Australian technology news, reviews, and guides to help you
Australian technology news, reviews, and guides to help you
Apple iPhone 11 Pro Max

The Wrap – Big phones, big batteries

Does a bigger phone mean a bigger battery? We’ll review the iPhone 11 Pro Max and tell you, plus look at its competitors, and tell you why big phones achieve their battery brilliance. All in five minutes.


For the last week of September 2019, you’re tuned into The Wrap, Australia’s fastest technology roundup, and if you’re listening on a phone, you might be wondering just how much battery life listening to this podcast will relieve you of.

It’s not an unreasonable question, because there’s only so much battery life a phone can give you, and everything makes a dent on it. You look at the phone to check an email, and the battery drops. You take a call or listen to music, it drops. You take plenty of pictures and check them out on that screen, you better believe it’s going to drop.

You only have so much battery life before you plug it back in, and you can’t always do that, so what’s your choice?

You might want to look at a phone with a big screen, because while they can get a wee bit unwieldy, they tend to offer bigger batteries, thanks to the size of the overall device.

Larger devices with 6 inch screens and higher typically throw in bigger batteries, and that can mean more battery life, though there’s more at stake than that. A big phone doesn’t always mean a huge battery life, even though you can definitely expect it, because companies do a lot of balancing.

High-end big phones like the Galaxy Note 10 Plus offer a positively massive screen and comparative battery, yet fetch a little over a day, while the Huawei Mate 20 Pro achieves closer to two. How do they do this? Well, it’s all a balancing act.

By working out what you need more, companies can make their batteries more capable. For instance, some companies will go to great lengths to tweak the operating system of the phone, while others will make the battery bigger to compensate.

In fact, once you go for a phone measuring 6 inches or higher, you start seeing battery sizes of 4000 milliamps, which can be more than enough for up to two days.

The kicker becomes how you use your phone.

If you take a lot of phone calls, regardless of what you have, you can probably expect to charge it nightly. The same is true if you use the camera a lot, or play games. There are features that will just drain a battery, like the screen, the camera, or processing needed for games and big apps.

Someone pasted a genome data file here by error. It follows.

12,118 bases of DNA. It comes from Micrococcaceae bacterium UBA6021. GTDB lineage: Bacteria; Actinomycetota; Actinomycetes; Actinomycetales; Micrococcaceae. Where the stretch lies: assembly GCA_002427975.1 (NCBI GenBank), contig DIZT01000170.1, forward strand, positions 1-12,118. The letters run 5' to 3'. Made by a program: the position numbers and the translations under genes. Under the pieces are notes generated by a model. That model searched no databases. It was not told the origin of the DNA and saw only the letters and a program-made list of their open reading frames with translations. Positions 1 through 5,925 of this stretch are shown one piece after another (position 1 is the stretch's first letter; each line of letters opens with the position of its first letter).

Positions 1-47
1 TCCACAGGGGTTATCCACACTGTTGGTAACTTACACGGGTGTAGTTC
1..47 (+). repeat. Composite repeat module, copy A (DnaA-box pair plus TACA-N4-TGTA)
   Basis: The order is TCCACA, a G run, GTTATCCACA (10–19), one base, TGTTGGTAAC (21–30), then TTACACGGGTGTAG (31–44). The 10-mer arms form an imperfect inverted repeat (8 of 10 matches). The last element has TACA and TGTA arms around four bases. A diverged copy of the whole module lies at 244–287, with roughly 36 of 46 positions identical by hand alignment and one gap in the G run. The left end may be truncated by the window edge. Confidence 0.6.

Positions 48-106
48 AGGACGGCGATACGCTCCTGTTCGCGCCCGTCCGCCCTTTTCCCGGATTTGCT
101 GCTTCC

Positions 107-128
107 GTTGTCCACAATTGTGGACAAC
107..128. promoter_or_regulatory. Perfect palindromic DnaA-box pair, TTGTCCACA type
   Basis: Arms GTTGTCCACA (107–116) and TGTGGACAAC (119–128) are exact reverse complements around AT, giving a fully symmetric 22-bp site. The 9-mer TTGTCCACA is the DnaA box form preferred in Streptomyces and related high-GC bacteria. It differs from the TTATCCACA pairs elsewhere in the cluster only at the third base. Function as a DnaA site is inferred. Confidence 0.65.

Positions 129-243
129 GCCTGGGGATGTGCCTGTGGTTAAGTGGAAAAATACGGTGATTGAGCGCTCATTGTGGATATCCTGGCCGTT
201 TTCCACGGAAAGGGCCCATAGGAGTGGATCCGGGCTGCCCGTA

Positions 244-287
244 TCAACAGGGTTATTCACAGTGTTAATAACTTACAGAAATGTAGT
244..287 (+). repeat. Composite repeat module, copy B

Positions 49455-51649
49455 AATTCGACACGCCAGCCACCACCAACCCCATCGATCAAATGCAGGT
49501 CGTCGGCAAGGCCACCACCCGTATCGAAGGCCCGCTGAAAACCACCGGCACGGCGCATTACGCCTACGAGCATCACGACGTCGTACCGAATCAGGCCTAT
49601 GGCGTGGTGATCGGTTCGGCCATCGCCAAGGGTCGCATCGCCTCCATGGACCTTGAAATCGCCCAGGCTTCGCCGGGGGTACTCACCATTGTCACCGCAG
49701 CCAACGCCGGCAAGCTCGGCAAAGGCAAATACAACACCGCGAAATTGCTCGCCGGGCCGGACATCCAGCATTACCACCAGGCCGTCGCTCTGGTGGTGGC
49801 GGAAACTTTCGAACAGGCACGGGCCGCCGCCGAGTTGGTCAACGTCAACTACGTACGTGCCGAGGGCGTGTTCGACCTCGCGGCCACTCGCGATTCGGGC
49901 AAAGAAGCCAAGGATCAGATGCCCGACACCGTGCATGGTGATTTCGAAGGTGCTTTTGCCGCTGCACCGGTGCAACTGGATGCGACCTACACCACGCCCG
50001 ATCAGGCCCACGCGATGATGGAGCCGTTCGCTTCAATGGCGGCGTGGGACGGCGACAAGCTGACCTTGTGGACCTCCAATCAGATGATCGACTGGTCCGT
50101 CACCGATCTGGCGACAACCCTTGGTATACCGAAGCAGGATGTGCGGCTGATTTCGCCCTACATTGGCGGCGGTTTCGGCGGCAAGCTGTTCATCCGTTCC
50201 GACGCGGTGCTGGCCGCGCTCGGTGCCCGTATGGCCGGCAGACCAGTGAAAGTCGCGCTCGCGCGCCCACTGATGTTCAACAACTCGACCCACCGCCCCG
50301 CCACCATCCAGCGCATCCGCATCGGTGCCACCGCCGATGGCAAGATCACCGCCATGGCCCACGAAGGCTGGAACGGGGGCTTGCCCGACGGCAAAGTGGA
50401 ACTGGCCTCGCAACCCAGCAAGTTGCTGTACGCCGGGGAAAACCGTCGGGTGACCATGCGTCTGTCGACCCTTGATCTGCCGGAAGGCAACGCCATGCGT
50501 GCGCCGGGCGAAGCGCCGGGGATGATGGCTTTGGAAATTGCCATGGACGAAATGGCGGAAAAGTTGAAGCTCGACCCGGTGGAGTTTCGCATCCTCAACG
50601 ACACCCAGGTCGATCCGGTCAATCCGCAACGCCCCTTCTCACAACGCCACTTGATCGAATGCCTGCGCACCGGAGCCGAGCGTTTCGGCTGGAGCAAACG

But a big battery can help, and it’s why people turn to big phones.

Some of the bigger phones include the Samsung Galaxy S10+ and Note10+, phones that deliver big screens and feature sets, but yet only typically achieve a day of life. Huawei’s Mate 20 Pro and P30 Pro can hit closer to two, but do so with a different take on Android, while other devices like the Google Pixel range net closer to a day and a half.

And then there’s the iPhone, more specifically the brand new iPhone 11 Pro Max, which sports a new screen optimised for battery life, an increased battery size, as well as some AI smarts meant to work out your battery needs for you.

There’s also a new chip under the hood, the Apple A13 Bionic, which includes a boost in performance, and an upgrade from two cameras to three.

On the whole, it’s a very similar phone to the iPhone XS Max that came before it, even sporting almost the same look. The glass on the back is different and more resistant to drops, and easier to grip, as well. But if you have last year’s XS Max, you may not care so much about the new phone, except for the cameras and extra battery.

On the battery side of things, we found roughly a day and a half of battery life, which is pretty much close to what we saw last year, though the iPhone XR last year offered the best battery life, suggestive that the iPhone 11 this year will win on the battery side of things.

At the camera level, however, Apple has made some improvements, adding an ultra-wide camera to give you more ways to frame up a shot, while upgrading the portrait mode and low-light capabilities.

The iPhone 11 Pro Max now handles low light much better than its XS sibling did, meaning you can get shots in the dark quite well, though Huawei’s P30 Pro still has the edge.

Apple’s improvements are definitely noticeable, though, and while a little heavy, the whole phone comes together nicely, delivering a truly premium experience.

There’s one catch, though, and that’s the price.

Starting at $1899, the Apple iPhone 11 Pro Max is not a cheap phone. Not by a long shot. It’s expensive, but very good. And that makes the decision more difficult, especially if getting you among the best costs as much as it does.

Mind you, the year’s not over yet, and there’s still a new Pixel on the way, plus whatever else the year ends with. Keep that in mind if you grab a big new phone now, because there could be a better big phone around the corner, maybe even next time on The Wrap, Australia’s fastest technology roundup.

A new episode of this show can be found every Friday on Podcast One, Spotify, and Apple Podcasts. Until then, have a great week. We’ll see you next time on The Wrap. Take care.

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